NSW Central Coast real estate prices forcing families

As house prices skyrocket in Australia’s coastal areas, the market is described as “brutal” for families trying to buy a spot.

The mother of three, Rachae Hutton, is more and more ‘discouraged’ every day by the soaring house prices on the central coast of New South Wales.

Together with her husband, they are faced with the prospect of saving an “insurmountable amount of money” in a market gone mad.

“If we were to save anything beyond the absolute necessity, we would still be saving for three years for the amount we need to have a deposit and it is still not enough because the houses have increased by $ 100,000 over the course of from the last six months on the coast for three to four bedroom apartments, ”she told news.com.au.

The family are currently renting out a four bedroom property and cannot leave the area for family reasons.

At one point, the couple who each have a child from a previous relationship were faced with the impossible decision of whether having a baby together would rule out their dreams of homeownership altogether.

“We are seriously considering putting this on the back burner in order to provide a family home for the children and we would not have to move and we would get that level of security and that Australian dream. We ended up deciding not to put what we really wanted out of life for something that might or might not happen, ”she said.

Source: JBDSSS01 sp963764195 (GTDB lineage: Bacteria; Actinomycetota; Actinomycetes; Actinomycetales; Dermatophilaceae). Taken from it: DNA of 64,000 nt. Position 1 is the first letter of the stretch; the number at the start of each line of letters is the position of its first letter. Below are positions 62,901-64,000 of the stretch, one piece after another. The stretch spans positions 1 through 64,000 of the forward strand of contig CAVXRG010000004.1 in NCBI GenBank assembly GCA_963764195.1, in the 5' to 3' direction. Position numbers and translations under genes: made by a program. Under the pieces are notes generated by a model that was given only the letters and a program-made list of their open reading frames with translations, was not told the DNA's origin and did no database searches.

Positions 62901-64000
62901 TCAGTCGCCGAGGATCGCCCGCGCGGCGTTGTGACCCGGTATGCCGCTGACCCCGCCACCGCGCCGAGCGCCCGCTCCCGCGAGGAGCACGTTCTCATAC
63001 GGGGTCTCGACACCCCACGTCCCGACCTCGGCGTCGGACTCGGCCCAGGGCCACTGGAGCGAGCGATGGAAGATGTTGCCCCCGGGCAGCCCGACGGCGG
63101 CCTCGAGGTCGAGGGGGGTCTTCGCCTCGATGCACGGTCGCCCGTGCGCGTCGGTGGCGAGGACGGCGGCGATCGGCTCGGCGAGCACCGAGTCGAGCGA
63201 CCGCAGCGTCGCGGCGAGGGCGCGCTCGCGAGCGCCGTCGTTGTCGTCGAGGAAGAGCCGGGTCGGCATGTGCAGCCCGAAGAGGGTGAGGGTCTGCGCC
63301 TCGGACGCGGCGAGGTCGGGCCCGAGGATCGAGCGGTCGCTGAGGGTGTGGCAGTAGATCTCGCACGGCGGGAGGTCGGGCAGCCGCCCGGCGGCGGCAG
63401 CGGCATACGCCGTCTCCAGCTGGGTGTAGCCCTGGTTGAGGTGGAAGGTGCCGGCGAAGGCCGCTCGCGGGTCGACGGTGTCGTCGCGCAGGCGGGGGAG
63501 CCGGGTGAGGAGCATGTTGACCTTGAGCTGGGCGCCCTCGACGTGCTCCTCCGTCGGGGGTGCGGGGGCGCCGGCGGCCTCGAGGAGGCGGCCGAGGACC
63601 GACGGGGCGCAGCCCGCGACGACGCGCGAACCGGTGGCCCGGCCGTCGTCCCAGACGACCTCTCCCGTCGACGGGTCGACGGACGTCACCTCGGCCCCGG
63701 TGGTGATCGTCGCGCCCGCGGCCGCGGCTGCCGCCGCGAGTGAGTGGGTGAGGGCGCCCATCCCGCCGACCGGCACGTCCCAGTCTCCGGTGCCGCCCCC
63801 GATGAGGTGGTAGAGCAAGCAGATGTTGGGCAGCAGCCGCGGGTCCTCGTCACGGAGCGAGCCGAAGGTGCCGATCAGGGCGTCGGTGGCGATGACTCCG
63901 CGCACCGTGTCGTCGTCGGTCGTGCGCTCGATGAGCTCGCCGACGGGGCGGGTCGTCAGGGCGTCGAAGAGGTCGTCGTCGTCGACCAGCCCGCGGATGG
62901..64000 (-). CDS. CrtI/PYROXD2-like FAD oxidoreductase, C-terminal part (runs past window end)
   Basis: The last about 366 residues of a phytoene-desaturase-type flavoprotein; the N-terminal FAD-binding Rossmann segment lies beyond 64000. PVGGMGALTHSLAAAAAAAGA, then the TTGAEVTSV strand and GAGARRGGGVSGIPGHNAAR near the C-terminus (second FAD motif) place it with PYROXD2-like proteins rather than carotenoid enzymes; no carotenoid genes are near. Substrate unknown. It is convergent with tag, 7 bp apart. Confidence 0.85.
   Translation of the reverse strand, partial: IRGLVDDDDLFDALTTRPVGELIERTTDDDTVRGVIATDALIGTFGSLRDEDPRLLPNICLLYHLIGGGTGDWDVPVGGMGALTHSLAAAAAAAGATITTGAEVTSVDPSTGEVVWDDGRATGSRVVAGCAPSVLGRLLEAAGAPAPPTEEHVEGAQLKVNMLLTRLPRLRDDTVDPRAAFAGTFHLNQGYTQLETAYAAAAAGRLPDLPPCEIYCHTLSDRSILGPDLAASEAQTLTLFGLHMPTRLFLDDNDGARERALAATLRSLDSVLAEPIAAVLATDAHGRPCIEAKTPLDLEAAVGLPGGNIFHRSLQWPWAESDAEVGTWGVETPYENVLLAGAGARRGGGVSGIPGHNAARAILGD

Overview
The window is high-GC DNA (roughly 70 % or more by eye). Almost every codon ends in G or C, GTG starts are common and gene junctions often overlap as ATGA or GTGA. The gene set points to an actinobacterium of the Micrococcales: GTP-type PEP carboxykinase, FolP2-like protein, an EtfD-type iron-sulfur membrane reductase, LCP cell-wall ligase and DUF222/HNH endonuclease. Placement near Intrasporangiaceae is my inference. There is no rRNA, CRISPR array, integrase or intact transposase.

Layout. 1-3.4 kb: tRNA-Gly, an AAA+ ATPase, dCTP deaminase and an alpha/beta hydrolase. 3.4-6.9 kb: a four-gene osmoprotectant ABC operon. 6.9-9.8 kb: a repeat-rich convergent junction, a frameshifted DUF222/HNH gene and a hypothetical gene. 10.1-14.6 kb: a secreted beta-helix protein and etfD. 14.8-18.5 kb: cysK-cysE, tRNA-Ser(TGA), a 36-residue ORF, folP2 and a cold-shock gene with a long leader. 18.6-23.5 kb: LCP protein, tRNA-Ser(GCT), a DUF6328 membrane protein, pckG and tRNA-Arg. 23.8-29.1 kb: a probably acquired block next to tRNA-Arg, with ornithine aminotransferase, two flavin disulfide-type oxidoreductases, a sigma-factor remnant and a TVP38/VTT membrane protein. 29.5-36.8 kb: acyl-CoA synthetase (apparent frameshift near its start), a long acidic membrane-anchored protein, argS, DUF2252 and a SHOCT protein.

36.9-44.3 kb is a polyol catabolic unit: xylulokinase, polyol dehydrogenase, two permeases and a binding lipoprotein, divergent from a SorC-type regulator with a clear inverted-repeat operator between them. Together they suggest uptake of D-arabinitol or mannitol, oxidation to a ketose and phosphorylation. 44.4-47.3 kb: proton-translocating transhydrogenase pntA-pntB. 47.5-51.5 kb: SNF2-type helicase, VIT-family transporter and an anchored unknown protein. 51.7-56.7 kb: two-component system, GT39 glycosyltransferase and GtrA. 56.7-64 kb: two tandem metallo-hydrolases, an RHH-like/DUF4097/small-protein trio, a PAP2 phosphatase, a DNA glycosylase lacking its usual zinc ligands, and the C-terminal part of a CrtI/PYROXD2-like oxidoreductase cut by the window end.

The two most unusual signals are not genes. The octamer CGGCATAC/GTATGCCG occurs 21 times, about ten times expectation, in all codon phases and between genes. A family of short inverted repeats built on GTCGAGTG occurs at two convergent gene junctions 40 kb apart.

“Even with a savings plan, if we postpone a baby, we still wouldn’t be close to buying a house until we had a third child, so we had to think about what we want? To create a family or do we want a family home and had to think about our priorities.

Ms. Hutton works 30 hours a week supporting businesses, while her husband is a butcher. They manage to save $ 1,600 per month and have saved over $ 13,000 so far.

She said she saw a house in Wyong, about 100 km north of Sydney, put up for sale that was not very “nice” and that they wanted close to a million dollars for the three beds. .

“I don’t understand how buying a home is actually achievable. We’re making a decent amount of money and we couldn’t afford $ 800,000 for a three-bedroom cabin, it’s a bit brutal, ”she said.

The 33-year-old said she frequently checks real estate listings.

“I found a three bedroom townhouse listed that might fit the three kids – one room is big enough for our two older kids to share – it’s less than $ 600,000, but it’s not left. than to be absent to even collect the money. We’re saving everything we can and we’re not even halfway through what we need for a mortgage, ”she said.

“It’s more and more frustrating when we earn a good income and have stable jobs. But saving with three kids and rent is so difficult.

What hurts the most for Mrs Hutton is the possibility that she will not be able to pass an asset to her children, aged 11, 9 and 1, and give them a ‘push’ in the future.

“I really don’t think that’s possible like it was before buying a property and the dialogue that Millennials and millennials are wasting their money on smashed avos, it really isn’t.” , she said.